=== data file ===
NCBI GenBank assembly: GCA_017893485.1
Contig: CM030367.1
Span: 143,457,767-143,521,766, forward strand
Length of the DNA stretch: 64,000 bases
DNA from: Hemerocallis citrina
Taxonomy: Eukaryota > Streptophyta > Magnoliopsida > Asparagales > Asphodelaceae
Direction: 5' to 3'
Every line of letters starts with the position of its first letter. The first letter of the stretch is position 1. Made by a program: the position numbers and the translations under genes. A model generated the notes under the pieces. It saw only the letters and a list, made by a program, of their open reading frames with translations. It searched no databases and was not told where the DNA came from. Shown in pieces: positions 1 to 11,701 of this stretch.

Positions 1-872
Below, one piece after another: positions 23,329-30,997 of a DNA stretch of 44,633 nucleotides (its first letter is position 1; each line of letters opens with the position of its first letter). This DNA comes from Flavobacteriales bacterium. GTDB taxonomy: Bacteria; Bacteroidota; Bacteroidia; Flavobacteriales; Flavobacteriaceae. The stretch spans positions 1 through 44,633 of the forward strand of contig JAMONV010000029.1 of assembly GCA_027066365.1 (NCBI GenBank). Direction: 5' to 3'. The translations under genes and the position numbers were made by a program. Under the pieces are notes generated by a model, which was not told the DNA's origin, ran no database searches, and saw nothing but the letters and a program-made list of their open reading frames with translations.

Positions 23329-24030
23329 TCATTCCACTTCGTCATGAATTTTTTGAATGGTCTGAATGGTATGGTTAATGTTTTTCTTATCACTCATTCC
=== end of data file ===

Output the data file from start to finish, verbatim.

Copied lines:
NCBI GenBank assembly: GCA_017893485.1
Contig: CM030367.1
Span: 143,457,767-143,521,766, forward strand
Length of the DNA stretch: 64,000 bases
DNA from: Hemerocallis citrina
Taxonomy: Eukaryota > Streptophyta > Magnoliopsida > Asparagales > Asphodelaceae
Direction: 5' to 3'
Every line of letters starts with the position of its first letter. The first letter of the stretch is position 1. Made by a program: the position numbers and the translations under genes. A model generated the notes under the pieces. It saw only the letters and a list, made by a program, of their open reading frames with translations. It searched no databases and was not told where the DNA came from. Shown in pieces: positions 1 to 11,701 of this stretch.

Positions 1-872
Below, one piece after another: positions 23,329-30,997 of a DNA stretch of 44,633 nucleotides (its first letter is position 1; each line of letters opens with the position of its first letter). This DNA comes from Flavobacteriales bacterium. GTDB taxonomy: Bacteria; Bacteroidota; Bacteroidia; Flavobacteriales; Flavobacteriaceae. The stretch spans positions 1 through 44,633 of the forward strand of contig JAMONV010000029.1 of assembly GCA_027066365.1 (NCBI GenBank). Direction: 5' to 3'. The translations under genes and the position numbers were made by a program. Under the pieces are notes generated by a model, which was not told the DNA's origin, ran no database searches, and saw nothing but the letters and a program-made list of their open reading frames with translations.

Positions 23329-24030
23329 TCATTCCACTTCGTCATGAATTTTTTGAATGGTCTGAATGGTATGGTTAATGTTTTTCTTATCACTCATTCC